Heroin is a highly addictive illicit opiate drug commonly found in three basic forms: white powder, brown powder, and black tar. Each type of heroin consists of slightly different ingredients, and all are likely to be laced with other substances. These can increase the drug’s potency and, in some instances, make it even riskier to use.
Some of these additives or fillers are other opiates and share some of the psychoactive effects of heroin. Others are simply powders that are similar in appearance to the heroin in which they are cut. And in some cases, the fillers are toxins that can produce severe or even lethal side effects.
Diacetylmorphine (diamorphine) is a potent painkiller synthesized from the sap of the seed pod of the opium poppy. It is the primary psychoactive ingredient in heroin, which induces euphoria and feelings of relaxation. For this reason, it also gives heroin addictive properties and can rapidly produce chemical dependence among its users.
White powder heroin is the purest form of heroin, but it may be laced with other drugs and fillers to increase profit for dealers. Sometimes the color may be off-white, beige, or even pink, depending on the precise ingredients and the processing methods. In general, the whiter the heroin, the purer it is. Because it is water-soluble, many individuals inject it, although it can also be smoked or snorted.
Brown Powder Heroin
Brown powder heroin results from the first stage of purification and can also be cut with lactose. It has a similar appearance to sand but can vary in brown depending on the additives. Because it is not as refined as whiter heroin, it is often less expensive. Many users choose to smoke this form because it does not dissolve as easily as its purer counterpart. For this reason, it is not as commonly injected, smoking may be a more attractive option to naïve heroin users.
Black Tar Heroin
Black tar heroin is a freebase form of the drug that is sticky or tacky like tar or hard like coal. Its dark color is the end result of crude processing techniques that leave behind impurities. In reality, black tar heroin can also be dark orange or dark brown in appearance. It’s the least expensive form of heroin because it is the least pure.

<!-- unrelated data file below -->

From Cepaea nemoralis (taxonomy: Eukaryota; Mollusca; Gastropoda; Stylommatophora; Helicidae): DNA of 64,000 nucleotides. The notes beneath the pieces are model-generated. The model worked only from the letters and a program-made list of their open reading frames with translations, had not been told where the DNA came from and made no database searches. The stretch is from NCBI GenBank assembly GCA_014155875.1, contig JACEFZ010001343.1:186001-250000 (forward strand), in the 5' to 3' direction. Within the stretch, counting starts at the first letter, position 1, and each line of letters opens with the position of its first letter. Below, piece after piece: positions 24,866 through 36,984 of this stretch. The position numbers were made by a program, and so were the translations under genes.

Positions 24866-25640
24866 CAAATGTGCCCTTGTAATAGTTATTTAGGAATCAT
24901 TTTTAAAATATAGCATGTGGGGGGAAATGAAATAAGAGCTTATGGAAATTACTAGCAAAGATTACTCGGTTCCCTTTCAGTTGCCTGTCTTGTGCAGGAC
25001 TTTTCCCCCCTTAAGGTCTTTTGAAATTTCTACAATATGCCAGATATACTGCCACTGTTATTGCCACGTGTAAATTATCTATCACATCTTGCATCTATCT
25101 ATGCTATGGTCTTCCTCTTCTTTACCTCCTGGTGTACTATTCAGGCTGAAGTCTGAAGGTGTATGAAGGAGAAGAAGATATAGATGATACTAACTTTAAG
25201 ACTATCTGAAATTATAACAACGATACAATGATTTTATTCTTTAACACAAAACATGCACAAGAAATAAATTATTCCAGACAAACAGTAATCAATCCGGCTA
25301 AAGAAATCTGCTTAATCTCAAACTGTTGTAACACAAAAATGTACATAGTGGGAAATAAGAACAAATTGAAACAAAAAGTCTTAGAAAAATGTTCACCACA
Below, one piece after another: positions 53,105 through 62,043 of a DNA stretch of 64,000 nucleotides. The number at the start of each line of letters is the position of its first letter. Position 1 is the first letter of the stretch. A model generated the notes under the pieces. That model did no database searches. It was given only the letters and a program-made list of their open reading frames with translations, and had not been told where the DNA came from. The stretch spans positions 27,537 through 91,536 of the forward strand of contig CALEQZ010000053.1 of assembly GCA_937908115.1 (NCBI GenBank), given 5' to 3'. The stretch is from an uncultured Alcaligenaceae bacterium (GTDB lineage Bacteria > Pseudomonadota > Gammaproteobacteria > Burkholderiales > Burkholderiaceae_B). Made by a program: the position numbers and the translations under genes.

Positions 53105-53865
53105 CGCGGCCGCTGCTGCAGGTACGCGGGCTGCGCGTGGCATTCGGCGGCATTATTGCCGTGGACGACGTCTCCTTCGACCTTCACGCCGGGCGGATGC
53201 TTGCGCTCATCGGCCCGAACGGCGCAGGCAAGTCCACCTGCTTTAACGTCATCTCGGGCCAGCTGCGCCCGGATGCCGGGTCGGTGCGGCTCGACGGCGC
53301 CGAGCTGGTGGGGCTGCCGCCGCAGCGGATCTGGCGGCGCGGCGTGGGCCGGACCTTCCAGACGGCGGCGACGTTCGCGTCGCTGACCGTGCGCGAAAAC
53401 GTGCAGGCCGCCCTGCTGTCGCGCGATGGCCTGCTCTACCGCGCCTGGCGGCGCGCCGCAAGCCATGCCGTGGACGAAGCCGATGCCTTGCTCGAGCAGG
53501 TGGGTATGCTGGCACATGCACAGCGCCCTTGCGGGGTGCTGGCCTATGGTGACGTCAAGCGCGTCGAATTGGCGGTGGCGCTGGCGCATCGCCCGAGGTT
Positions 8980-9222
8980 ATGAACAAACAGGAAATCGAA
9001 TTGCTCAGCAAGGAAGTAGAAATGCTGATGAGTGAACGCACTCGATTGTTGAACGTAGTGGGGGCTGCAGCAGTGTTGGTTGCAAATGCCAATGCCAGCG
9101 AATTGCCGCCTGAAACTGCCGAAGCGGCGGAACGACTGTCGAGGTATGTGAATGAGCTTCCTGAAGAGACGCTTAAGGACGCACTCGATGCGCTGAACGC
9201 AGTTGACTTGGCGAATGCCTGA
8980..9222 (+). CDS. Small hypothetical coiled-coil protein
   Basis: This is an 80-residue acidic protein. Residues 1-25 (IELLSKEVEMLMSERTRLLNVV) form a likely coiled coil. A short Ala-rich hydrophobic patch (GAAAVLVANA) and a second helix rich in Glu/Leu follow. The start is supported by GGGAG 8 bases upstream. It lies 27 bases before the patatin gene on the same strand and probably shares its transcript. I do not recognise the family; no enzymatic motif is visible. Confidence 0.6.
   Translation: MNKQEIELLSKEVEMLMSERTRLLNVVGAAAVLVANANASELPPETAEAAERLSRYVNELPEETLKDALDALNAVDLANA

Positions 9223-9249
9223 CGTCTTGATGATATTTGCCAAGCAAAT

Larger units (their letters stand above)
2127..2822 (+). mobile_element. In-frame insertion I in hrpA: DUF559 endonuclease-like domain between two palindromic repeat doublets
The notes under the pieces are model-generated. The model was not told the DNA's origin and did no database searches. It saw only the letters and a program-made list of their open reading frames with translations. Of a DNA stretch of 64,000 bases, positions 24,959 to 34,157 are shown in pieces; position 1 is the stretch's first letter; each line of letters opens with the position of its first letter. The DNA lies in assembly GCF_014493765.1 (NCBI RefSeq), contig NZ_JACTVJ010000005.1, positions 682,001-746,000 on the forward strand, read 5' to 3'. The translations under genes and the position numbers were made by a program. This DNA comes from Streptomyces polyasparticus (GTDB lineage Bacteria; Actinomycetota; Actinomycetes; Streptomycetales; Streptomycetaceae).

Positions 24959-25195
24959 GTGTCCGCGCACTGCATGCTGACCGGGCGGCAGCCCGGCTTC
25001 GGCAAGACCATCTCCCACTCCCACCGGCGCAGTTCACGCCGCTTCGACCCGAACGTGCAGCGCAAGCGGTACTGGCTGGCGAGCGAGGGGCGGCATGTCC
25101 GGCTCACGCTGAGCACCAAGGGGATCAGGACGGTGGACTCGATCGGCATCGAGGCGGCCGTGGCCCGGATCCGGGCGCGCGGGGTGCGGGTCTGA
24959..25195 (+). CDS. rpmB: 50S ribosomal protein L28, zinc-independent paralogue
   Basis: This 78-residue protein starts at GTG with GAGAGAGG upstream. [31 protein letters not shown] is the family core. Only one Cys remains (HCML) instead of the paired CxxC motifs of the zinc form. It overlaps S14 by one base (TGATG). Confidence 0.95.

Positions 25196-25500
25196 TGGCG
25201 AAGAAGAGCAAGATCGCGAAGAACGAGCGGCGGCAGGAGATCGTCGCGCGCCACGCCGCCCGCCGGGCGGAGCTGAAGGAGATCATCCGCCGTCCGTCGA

A World on Fentanyl
Fatalities related to opioid overdoses have sharply risen in the last decade, mainly due to the contamination of heroin and other drugs with the illicitly manufactured opioid fentanyl, which is many times more potent and dangerous than heroin itself.
Fentanyl is even less expensive to produce than heroin, and a tiny amount will go a long way. But, unfortunately, it doesn’t take much fentanyl to overdose either, which is why so many heroin users have died by ingesting fentanyl-laced heroin without knowing what was in their drug.
Sometimes heroin is made in clandestine home labs by people attempting to convert prescription painkillers, such as oxycodone, into a street drug that can be passed off as heroin. Very often, there is almost no way to know the point of origin or extra ingredients in heroin purchased illicitly either online or on the street. It may also contain contaminants that are byproducts of the production process, such as ammonia, acetic anhydride, chloroform, calcium oxide, and hydrochloric acid.
Fillers are frequently added to bulk up heroin so that dealers can boost their profit margins. Some of these are relatively benign substances, such as talc, flour, cornstarch, powdered milk, and sugar.
Other fillers are dangerous. For example, black tar heroin can be adulterated with black shoe polish or dirt. In addition, quinine is sometimes combined with white powder heroin for its bitter flavor.
It’s also possible for poisons to be cut into heroin. For example, strychnine, which is a pesticide commonly used in rat poison, is one toxic ingredient sometimes laced into heroin.
Black tar heroin may be cut with soil that contains the spores of a toxic contaminant called clostridium botulinum. This bacteria causes a relatively rare but potentially lethal food poisoning known as botulism if spores enter a wound.
Street heroin can contain local anesthetics, such as xylocaine. Although anesthetics are legally used for dental and medical reasons, they come with risks, have side effects, and are potential allergens.
Getting Treatment for Heroin Addiction
The abuse of heroin, other drugs, or alcohol can cause lifelong and devastating problems. Many people who are dependent on intoxicating substances find it extremely challenging to quit on their own. However, help is available, and no one deserves to go through the detox and recovery journey alone.
Just Believe Detox and Just Believe Recovery offer state-of-the-art, comprehensive addiction treatment programs that include partial hospitalization and inpatient formats. Our multifaceted approach includes psychotherapies, counseling, psychoeducation, experiential activities, mindfulness therapy, aftercare planning, and more.